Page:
RINCON, GA (WTOC) - A Savannah State K-9 officer is dead after being left in his handler's hot car.
Baston joined the SSU Police Dept. back in 2010 and has helped a number of surrounding agencies during his time of service. Sadly, this is not the first time something like this has happened.
Just last week, a K-9 officer in Conyers, GA died in the back of his handler's car.
Baston passed away July 10 at his handler's home in Rincon after being left in the car for several hours. According to the police report, Baston's handler came home after work and brought some food inside to his wife and two young children.
The report says the handler was going to return to get Baston, but he ate first and then fell asleep. When he woke up and realized Baston was not in the house, he rushed outside and found Baston dead in the back of the car with the windows rolled up and the engine off.
"These are heartbreaking, sickening, accidents," said Jeff Schettler, CEO of Georgia K-9 National Training Center. "Accidents can happen anytime to anybody. I do not think there is any malicious intent that this officer or any officer in the past has had when their dog dies."
Baston was rushed inside and placed in a cool bath, but it was too late; he was dead. According to the report, the K-9 was in the back of the hot car between three and four hours. The temperatures that day were listed above 95 degrees.
"What we have to do is mandate that there is training for every handler on health and welfare," said Schettler.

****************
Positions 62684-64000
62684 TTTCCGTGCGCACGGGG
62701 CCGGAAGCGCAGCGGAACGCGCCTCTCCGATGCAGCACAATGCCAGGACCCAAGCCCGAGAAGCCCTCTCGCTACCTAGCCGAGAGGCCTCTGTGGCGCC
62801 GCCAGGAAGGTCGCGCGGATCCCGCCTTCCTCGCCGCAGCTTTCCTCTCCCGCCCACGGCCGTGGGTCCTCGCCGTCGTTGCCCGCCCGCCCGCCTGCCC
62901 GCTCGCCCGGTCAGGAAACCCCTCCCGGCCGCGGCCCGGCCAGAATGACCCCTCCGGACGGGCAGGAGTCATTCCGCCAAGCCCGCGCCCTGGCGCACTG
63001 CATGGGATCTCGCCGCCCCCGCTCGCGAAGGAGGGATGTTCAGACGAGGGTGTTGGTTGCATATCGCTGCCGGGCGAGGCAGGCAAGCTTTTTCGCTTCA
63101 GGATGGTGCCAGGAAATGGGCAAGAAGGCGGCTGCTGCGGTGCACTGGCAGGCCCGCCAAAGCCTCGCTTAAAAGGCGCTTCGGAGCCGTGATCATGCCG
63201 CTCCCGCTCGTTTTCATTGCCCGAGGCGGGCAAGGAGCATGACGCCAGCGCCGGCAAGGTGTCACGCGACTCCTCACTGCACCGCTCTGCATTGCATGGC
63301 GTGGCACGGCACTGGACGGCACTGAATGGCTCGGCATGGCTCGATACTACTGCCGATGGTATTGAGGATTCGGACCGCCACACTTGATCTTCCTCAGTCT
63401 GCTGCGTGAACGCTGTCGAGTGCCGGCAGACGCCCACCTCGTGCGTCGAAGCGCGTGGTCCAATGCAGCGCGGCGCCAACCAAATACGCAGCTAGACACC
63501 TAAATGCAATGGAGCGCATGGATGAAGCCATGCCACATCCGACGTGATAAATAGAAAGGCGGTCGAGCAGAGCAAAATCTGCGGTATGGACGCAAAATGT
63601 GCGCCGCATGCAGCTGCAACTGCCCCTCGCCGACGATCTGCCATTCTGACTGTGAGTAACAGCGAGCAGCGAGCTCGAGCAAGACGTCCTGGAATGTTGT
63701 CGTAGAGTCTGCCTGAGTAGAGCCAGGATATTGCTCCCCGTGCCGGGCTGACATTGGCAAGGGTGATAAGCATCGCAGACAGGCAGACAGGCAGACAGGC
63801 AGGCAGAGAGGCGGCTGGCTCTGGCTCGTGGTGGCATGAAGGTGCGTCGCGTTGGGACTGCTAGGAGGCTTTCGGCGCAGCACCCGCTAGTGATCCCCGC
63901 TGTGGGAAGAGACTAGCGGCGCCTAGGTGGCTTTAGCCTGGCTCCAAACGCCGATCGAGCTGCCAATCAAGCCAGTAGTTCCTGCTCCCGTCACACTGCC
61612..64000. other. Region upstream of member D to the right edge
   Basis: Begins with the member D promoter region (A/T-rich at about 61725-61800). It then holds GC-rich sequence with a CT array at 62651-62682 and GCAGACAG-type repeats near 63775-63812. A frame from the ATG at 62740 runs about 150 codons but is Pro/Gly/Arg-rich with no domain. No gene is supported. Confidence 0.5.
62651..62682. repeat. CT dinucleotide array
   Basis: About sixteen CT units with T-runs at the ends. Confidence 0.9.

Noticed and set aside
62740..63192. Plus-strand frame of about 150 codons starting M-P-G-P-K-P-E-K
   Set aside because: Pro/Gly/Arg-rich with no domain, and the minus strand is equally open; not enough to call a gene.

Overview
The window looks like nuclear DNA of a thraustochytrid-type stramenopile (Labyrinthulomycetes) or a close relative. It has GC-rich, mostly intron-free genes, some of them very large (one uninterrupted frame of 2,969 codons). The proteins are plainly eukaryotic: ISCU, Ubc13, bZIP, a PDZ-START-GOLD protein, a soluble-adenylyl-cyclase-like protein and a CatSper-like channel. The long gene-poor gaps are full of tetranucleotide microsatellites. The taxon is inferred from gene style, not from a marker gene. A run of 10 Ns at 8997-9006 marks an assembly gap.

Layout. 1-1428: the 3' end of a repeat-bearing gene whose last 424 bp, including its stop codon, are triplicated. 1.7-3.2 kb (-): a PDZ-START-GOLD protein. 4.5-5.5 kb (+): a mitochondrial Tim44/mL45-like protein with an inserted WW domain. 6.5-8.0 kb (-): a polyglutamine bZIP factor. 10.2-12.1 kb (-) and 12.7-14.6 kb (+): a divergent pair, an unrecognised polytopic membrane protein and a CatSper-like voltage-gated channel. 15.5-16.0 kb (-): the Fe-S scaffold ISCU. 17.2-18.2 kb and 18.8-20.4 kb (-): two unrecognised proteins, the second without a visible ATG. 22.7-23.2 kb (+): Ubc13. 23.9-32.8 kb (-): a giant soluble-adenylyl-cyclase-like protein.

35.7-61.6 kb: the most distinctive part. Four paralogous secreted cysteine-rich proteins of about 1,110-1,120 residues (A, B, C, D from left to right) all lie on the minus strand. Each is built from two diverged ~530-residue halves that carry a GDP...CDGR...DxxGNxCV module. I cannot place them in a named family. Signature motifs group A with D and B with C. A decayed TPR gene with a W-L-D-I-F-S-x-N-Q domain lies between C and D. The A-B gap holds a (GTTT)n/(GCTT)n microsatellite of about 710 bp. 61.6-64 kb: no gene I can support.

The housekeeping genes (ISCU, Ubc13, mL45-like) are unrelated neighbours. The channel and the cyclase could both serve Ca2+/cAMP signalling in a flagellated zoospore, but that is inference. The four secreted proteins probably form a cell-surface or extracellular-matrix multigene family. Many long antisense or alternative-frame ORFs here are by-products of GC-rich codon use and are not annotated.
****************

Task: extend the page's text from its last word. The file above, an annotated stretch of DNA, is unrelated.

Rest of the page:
Schettler was a handler and has been training K-9's for about 20 years. According to him, there are no laws in Georgia that prevent officers from keeping their dogs in the car.
In fact, he said a law like that would hinder dogs from being effective. They need to be able to be on scene in minutes.
"If there are going to be laws, it should be more about safety equipment for heat injuries for the dogs, not necessarily that dogs cannot be kept in their cars," said Schettler.
There is equipment on the market that can help in these situations. For example, hot car alarms, heat door locks, and others.
"If the heat in the car rose too high, we could get a signal from a pager and an alarm center would go off."
However, Schettler said that many times there is not money in departments for this type of equipment, and that needs to change.
Savannah State University released the following statement:
"The Savannah State University (SSU) family is saddened by the loss of K9 officer Baston, a German Shepherd, at the age of seven. He contributed significantly to the safety of all on the SSU campus for the past five years. Baston's skills were also employed to assist surrounding law enforcement agencies and departments."
Rincon Police investigated the death, but it has since been turned over to the Effingham County Solicitor General. Baston's handler is no longer employed at the University. No word on charges at this point.